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Bug #76280 Performance degrades permantly when overwriting PHP files, until apache restart
Submitted: 2018-04-27 19:09 UTC Modified: 2018-04-28 15:27 UTC
Votes:2
Avg. Score:4.0 ± 1.0
Reproduced:2 of 2 (100.0%)
Same Version:2 (100.0%)
Same OS:1 (50.0%)
From: teo8976 at gmail dot com Assigned:
Status: Open Package: opcache
PHP Version: 5.6.36 OS: debian
Private report: No CVE-ID: None
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 [2018-04-27 19:09 UTC] teo8976 at gmail dot com
Description:
------------
I have a website (well, it's not mine actually) that gets about 1k requests per minute.

Sometimes I upload updated PHP files. Obviously this means I'm overwriting files at the very same time they are being executed. I expect that to cause errors (experienced by the users) during the short period of time while files are being overwritten (usually a few seconds).

However, what I wouldn't expect and happens VERY often is that: after that, general performance degrades, meaning that the execution of EVERY SINGLE script in every single request is significantly slower. Sometimes it's just a few dozens % increase in execution time, sometimes it explodes to the point that the whole websites goes down.

Restarting apache returns performance to normal every time, whether there had been a total collapse or just a degradation in performance.

Expected result:
----------------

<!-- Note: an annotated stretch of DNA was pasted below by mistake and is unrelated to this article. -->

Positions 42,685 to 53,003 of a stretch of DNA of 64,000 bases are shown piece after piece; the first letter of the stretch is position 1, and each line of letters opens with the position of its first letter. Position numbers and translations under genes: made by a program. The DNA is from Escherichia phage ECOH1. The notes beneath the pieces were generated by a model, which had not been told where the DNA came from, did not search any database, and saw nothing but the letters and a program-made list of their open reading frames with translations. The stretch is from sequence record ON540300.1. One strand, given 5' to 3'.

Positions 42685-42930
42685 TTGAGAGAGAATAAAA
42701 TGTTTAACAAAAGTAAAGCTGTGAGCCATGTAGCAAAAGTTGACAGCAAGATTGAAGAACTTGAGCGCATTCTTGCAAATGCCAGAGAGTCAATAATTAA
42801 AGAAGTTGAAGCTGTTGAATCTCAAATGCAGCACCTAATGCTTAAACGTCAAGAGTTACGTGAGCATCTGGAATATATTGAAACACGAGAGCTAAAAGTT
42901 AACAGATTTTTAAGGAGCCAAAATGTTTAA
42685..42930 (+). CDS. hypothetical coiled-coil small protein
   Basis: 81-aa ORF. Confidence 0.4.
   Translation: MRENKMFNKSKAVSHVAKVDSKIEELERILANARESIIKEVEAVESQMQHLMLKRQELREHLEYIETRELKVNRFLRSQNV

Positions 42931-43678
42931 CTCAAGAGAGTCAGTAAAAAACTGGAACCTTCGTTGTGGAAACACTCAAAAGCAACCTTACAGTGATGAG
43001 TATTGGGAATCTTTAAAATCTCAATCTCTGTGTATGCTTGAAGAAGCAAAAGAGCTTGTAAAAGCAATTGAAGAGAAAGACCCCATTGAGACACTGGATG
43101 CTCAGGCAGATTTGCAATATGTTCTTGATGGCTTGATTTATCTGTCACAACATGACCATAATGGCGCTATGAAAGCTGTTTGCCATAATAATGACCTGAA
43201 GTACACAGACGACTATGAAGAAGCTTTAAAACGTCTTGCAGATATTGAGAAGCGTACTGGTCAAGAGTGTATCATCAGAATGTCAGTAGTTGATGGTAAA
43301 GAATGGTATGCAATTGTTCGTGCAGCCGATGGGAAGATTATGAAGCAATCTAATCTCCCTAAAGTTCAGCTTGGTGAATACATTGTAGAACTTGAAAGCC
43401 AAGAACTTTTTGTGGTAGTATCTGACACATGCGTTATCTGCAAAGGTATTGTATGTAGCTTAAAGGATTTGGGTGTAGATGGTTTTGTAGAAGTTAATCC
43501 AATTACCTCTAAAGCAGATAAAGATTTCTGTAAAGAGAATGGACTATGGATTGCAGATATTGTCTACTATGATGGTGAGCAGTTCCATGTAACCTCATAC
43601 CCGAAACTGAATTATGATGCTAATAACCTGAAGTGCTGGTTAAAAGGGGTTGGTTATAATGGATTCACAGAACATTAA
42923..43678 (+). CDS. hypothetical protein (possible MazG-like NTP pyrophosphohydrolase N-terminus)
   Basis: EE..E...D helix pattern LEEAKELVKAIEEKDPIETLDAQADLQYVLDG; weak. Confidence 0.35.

When you overwrite PHP files in a website that is being visited by thousands of people, you'd expect a small percentage of them to experience random errors, if a file is being overwritten just when it's being executing.

However, as soon as all the requests that were being handled are done, everything should go back to working normally, and there shoul be no need to restart Apache

Actual result:
--------------
See description.

Seriously, this is fucking pathetic.

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 [2018-04-27 19:18 UTC] teo8976 at gmail dot com
Here's some example performance data (oh come on, I can't attach a screenshot??) https://ibb.co/h3J6bx

This is avarage execution time (measured on the server side) of all requests, but graphs for any given single url would show exactly the same pattern.
 [2018-04-27 19:44 UTC] nikic@php.net
-Status: Open +Status: Feedback
 [2018-04-27 19:44 UTC] nikic@php.net
Please check whether the deployment of new files triggered an opcache restart (because the opcache SHM memory limit was reached). Generally any slowdown should only be temporary though.

In any case, PHP 5 is no longer supported and PHP 7 has quite a lot of changes to improve performance, including in opcache. Additionally, the second-level file cache can be used to reduce the performance impact of opcache restarts.
 [2018-04-28 14:54 UTC] teo8976 at gmail dot com
> Please check whether the deployment 
> of new files triggered an opcache restart

How can I check that?

> Generally any slowdown should only be temporary though

It isn't. When this happens, the slowdown is permanent until I restart apache.